This shop has been compensated by Collective Bias, Inc. and its advertiser. All opinions are mine alone. #CollectiveBias
Food shopping is not one of those pleasurable things, but a necessity of life. How much thought do you give to where you shop, perhaps you just go to the nearest supermarket. What if I told you, you could half your shopping bill by trying a new supermarket?
Using a comparison website like My Supermarket not only can you create a shopping list to print off and take with you, but it will also tell you what your total shopping will cost in every supermarket. I used to always shop in a certain supermarket because I used to collect their store points, but after I used this website I worked out I could save nearly 50% off my bill and actually feed the family for about £50 a week.
Aldi is what you would call a budget supermarket, no loyalty schemes or points to collect. Most of their produce is served straight from their shipping boxes, and not neatly lined up on shelfs. A few years ago this was some thing new to the UK, but I grew up in Germany where it is the “norm”. I have heard people complain about it, but really if you think how much extra time it takes to unpack all those boxes and line all the stock up neatly. It is no wonder they can keep their prices low, which is never a bad thing when you have to feed a growing family.
Despite being a budget supermarket, I love that I can still buy treats for myself like some fresh flowers, chocolate or even a bottle of wine (for less than £3 I might add). They also have weekly offers that line the centre aisles, at the moment its all very festive, candles, wrapping paper and wreaths. Their stock changes weekly and next week it could possibly be DIY, from tools to paint.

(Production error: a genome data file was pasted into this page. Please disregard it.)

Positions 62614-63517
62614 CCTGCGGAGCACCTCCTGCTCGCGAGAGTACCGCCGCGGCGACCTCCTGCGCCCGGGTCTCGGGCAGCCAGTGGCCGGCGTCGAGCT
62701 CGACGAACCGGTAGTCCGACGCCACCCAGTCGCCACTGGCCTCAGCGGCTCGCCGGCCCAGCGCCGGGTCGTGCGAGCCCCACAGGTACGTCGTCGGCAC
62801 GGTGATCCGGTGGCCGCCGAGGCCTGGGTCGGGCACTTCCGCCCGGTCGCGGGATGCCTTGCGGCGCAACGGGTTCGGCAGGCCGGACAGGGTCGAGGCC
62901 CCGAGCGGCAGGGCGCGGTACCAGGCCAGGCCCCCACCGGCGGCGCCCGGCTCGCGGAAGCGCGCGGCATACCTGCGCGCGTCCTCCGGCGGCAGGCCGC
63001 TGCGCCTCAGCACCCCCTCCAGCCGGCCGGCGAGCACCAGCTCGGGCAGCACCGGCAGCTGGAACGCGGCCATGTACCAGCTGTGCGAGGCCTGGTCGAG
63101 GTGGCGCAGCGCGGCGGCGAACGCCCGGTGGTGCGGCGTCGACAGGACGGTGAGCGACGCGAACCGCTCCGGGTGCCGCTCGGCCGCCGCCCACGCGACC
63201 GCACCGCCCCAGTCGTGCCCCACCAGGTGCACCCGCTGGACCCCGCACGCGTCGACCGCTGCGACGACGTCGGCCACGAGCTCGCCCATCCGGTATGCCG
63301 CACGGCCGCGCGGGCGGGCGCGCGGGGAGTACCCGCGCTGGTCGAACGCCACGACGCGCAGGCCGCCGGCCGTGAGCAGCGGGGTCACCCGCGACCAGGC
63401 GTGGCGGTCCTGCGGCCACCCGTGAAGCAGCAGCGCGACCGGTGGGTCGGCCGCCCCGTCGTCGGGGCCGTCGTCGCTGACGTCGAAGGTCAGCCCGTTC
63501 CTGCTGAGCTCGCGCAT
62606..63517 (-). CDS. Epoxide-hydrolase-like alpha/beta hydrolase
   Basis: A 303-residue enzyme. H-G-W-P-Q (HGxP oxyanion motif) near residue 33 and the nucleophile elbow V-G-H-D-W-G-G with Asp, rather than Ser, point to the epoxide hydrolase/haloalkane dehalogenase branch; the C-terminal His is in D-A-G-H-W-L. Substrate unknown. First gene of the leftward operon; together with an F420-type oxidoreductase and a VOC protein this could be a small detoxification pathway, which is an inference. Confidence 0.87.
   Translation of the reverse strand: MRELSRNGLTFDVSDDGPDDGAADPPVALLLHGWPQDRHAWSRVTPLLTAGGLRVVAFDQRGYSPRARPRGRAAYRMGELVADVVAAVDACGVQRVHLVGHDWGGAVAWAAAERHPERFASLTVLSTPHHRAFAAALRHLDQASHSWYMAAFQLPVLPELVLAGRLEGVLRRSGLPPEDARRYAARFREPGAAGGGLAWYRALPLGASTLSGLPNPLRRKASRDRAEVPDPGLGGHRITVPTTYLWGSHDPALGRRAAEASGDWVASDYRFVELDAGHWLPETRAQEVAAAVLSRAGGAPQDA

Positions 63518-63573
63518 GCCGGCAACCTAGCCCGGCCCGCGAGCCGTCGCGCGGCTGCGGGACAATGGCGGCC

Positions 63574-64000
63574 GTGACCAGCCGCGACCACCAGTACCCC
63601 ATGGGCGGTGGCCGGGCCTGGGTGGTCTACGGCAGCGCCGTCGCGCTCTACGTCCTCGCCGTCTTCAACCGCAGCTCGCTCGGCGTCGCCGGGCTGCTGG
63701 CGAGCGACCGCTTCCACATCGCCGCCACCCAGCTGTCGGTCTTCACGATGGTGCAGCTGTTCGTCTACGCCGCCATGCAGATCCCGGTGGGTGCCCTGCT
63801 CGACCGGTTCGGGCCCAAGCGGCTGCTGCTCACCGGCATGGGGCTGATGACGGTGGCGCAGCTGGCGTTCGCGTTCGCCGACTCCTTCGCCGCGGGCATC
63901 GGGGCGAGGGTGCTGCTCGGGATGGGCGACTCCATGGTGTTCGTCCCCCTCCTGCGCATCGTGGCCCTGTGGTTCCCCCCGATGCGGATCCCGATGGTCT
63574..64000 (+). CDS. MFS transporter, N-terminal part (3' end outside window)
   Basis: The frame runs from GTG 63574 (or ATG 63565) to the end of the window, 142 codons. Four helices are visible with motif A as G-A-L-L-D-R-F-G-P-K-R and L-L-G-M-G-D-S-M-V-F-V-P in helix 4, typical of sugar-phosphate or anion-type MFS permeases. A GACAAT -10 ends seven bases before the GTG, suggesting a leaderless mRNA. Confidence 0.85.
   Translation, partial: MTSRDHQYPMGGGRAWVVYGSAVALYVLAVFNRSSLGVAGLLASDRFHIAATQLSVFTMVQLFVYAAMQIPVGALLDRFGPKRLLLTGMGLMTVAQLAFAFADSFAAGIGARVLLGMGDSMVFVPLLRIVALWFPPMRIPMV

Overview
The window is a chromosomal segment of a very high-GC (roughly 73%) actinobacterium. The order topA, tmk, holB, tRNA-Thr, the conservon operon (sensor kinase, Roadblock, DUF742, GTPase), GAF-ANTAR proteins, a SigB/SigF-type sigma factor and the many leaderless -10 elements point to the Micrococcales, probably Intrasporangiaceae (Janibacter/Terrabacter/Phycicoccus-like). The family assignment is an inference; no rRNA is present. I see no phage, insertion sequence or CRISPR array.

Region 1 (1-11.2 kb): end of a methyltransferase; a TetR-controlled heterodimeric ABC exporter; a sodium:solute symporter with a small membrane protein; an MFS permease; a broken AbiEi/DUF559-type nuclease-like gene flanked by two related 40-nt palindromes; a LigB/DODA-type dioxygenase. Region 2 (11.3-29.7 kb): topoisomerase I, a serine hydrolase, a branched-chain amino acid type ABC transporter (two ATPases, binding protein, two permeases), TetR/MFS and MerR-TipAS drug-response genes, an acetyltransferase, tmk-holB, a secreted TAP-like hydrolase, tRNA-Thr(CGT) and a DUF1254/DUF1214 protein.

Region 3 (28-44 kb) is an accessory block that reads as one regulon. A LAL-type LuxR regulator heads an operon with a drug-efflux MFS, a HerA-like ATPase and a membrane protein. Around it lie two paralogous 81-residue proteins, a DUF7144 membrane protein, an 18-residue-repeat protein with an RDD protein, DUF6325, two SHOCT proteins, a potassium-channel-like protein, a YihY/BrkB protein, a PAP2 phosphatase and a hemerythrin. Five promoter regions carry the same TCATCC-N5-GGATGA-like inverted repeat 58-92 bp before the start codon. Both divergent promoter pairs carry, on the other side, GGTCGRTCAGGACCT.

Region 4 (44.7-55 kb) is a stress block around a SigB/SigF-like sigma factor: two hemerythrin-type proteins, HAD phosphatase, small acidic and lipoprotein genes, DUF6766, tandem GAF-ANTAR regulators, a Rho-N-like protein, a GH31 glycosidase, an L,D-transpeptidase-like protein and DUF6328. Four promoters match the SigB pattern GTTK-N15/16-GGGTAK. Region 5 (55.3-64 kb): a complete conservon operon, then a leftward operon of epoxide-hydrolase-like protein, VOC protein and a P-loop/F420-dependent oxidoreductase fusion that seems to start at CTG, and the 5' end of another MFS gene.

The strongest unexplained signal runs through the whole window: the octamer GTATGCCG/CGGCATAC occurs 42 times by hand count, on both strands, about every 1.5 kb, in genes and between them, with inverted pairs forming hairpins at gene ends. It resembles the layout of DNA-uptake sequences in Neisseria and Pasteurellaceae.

This is an average weekly meal plan, and my total shop cost less than £50 for the week.
I usually buy a couple of boxes of cereal, and a bag porridge oats. This week I selected Wheat Bisks, (Aldi version of Weetabix) and some Malted Wheaties ( Aldi version of shreddies). I always have a loaf of bread in for toast with jam.
The children currently have hot school dinners, so this week I did not buy for them. When I do include their lunch at home the bill increased by about £3 for the week. A normal lunch consists of a cheese or ham sandwich and a piece of fruit and a bag of crisps. Aldi have multi packs of 30 crisps for less than £3, you can select the traditional flavours or a meat variety pack.
- puff pastry pizza
- corned beef hash
- beef stew
- spaghetti bolognese
- fish fingers & chips
- gammon in parsley sauce
- chicken curry
- Chocolate digestives
- Summer fruit squash
Here are 2 of my children’s favourite recipes, all using Aldi products. On average a meal costs me about £5 to make.
- Puff Pastry Sheets
- 1 carton of passata
- grated mozzarella
- ham or pepperoni
- Preheat the oven to 180°C/gas mark 4
- Add the passata to a pan and simmer until reduced by 50% then set aside to cool
- Cut the puff pastry to desired size depending on adult or child serving
- Score a border around the edge of each one, about 1cm in.
- Cover baking sheets in baking paper and put the pastry on top
- Now spread the passata on the pastry, and sprinkle with cheese
- Add ham or pepperoni to taste, or mushrooms and peppers for a vegetarian option
- Cook for 30 – 35 minutes until the bases are golden and crisp
- 500g potatoes
- 2 tbsp oil
- 1 chopped onion
- 1 tin of corned beef
- 1 tin of baked beans
- Cut the potatoes into cubes and add to a pan of cold water and bring to the boil
- Cook for about 6-7 mins, then drain and put to one side
- Heat the oil in a frying pan and gently fry the onion for 3-4 mins
- Add the potatoes and cubes of corned beef, fry for about 5 mins
- Add the baked beans to the mix, and cook until warmed through
- Season to taste and serve, also delicious with a fried egg on top
I hope this inspires you to shop around the next time you do your food shopping, just think if you save £20 each week, that could be put towards a family holiday every summer.